JUNE 19, 2016, THE FOURTH SUNDAY AFTER TRINITY

PLANTING SEEDS OF TRUST

A Sermon by Pastor Chico Martin

Lections: Isa 65:1-25; Gal 3: 27-29; Luke 8: 22-25

 

A week has now passed since the massacre in Orlando. How has this week’s passing changed our understanding of the event, of our society, the church?

The killer attended a mosque; his semi-automatic gunfire targeted its victims because they were gay.

The New England Annual Conference (UMC) began last week with speakers angrily attacking the church for perpetuating violence in society and particularly violence against the LBGTQIA community: Lesbian, gay, bisexual, transgender, questioning, intersex, and asexual.  

Many members of this community are also members of the Conference; some are clergy, some laity; the many clergy and lay members who are openly lesbian, gay, bisexual, transgender, questioning, intersex, and asexual, and their many supporters, demand action be taken.

Their pleas, their arguments, their demands have all been heard before; and yet, just as at last month’s quadrennial General Conference, no action has been taken.

The official Methodist policy is this:  homosexuality is “incompatible with Christian teaching.” Expressions of anger are followed by painful stories and stories of heartbreak.

The UMC has three general rules:  do no harm, do good, and attend upon the ordinances of God.  Speakers ask the question, what does “do no harm” mean?   Is silence complicity?  Is the violence perpetuated in our church and in our society really as incomprehensible as we make it out to be?  Or does our silence foster violence?

Clergy and laity are showing repentance by wearing burlap stoles and ashes on their forehead.

Here is what our Book of Discipline (BoD) says: “The United Methodist Church does not condone the practice of homosexuality and considers this practice incompatible with Christian teaching.”  Same sex marriages may not be performed in Methodist churches; self-avowed practicing homosexuals are not not to be certified as candidates, ordained as ministers, or appointed to serve in the United Methodist church; no UMC funds can be given to gay groups or caucuses, or otherwise use such funds to promote the acceptance of homosexuality; and charges may be brought against clergy for being a self-professed practicing homosexual or for officiating at same sex weddings.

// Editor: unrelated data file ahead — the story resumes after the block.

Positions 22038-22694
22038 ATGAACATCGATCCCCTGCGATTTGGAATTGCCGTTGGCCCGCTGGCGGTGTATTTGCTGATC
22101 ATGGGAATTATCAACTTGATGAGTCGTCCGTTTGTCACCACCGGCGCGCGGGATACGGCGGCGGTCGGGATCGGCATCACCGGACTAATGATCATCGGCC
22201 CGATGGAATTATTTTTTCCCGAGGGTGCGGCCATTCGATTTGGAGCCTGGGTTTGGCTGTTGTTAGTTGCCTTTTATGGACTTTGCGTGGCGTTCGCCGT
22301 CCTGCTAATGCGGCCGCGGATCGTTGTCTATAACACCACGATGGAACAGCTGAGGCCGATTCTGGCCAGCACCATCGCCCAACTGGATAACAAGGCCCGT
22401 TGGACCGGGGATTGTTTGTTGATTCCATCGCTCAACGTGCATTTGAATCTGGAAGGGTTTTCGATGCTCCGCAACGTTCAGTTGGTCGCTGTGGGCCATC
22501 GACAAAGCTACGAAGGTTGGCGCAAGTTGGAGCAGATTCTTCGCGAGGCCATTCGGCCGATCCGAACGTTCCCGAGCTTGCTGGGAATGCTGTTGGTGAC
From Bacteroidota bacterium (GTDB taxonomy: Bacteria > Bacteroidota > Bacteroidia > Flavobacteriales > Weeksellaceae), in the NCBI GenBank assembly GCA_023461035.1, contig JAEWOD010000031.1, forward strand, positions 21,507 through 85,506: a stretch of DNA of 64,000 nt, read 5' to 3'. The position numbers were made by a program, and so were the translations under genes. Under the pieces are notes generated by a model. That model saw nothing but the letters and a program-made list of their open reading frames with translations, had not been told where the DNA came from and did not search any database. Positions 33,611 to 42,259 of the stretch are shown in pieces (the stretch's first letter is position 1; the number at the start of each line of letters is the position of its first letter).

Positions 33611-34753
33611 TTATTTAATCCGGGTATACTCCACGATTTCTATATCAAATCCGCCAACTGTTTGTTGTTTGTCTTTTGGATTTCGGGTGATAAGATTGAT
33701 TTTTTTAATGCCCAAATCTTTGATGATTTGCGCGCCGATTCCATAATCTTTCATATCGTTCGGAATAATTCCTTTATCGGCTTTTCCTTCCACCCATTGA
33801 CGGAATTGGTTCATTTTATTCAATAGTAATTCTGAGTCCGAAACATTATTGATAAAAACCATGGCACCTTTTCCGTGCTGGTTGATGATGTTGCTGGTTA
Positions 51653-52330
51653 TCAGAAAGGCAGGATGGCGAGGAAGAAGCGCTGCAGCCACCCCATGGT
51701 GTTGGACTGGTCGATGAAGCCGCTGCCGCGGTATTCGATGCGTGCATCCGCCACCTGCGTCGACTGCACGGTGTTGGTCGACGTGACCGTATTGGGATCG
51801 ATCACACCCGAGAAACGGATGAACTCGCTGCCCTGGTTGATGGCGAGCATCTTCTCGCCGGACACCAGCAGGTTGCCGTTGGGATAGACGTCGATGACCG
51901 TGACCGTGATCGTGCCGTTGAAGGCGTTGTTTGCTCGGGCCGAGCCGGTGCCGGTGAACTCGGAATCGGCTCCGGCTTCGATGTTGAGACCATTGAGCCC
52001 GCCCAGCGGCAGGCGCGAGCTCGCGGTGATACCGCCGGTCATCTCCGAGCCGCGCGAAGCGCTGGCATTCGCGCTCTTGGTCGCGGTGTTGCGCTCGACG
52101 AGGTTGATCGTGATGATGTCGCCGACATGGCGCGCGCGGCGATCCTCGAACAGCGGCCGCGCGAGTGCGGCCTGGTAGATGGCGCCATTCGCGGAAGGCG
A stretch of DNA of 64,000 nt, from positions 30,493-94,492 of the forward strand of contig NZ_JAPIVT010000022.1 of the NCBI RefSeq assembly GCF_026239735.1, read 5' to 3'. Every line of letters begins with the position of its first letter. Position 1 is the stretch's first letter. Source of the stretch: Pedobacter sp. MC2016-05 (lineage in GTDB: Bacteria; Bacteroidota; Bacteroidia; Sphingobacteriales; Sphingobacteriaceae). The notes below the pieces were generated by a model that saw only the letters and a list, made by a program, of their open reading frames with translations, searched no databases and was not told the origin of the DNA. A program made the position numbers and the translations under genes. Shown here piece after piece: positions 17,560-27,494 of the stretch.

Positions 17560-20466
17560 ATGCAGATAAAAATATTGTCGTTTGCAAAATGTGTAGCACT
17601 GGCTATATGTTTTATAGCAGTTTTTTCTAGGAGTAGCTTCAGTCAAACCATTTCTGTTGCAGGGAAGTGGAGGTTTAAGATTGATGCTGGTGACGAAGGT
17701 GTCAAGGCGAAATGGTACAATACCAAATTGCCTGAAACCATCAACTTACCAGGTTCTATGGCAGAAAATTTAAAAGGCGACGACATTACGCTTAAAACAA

A representative of the New England Board of Ordained Ministry (BOM) stands to speak and says, contrary to the guidelines of the BoD, the BOM does not consider sexual orientation in its determination of a person’s suitability for ordination, only the gifts of the spirit that the person demonstrates.

Our bishop joins in solidarity the speakers calling for repentance and action, by putting on a burlap stole and having ashes applied to his forehead.  Throughout the conference, my admiration for the Bishop continued to grow.

A speaker from the floor characterizes all past opposition to overturning the provisions of the BoD as hate speech.  One speaker says homophobia is incompatible with Christian teaching.  Another says the Orlando killings were caused by “reverberations through society.”

The killer is not mentioned.  His mosque is not mentioned.  Gun control is not mentioned.

The conference takes a break; then there is a memorial service for the victims in Orlando.

This morning we heard from the prophet Isaiah.  His words challenge our understanding, as he addresses the suffering the Israelites will continue to experience when they return from exile in Babylon. Suffering, Isaiah says, is God’s punishment for the people’s sins (Isa 1-7).  God longs for his people, but his love is unrequited. “Here I am, here I am,” God cries, but his people turn away. God’s people are idolatrous; they are adulterous.  Suffering is punishment for their unfaithfulness.  Suffering is justice.  Is this what we think?  When we read the whole Bible as we do any one book, does our understanding change?

Isaiah says, God will spare only a remnant, a righteous remnant, a blessing from within the faithless.  This remnant, his chosen people will inherit his promise. Speaking through the mouth of his prophet, God says,

“As the new wine is found in the cluster,

And one says, ‘Do not destroy it, for there is benefit in it,’

So I will act on behalf of My servants

In order not to destroy all of them.

“I will bring forth offspring from Jacob,

And an heir of My mountains from Judah;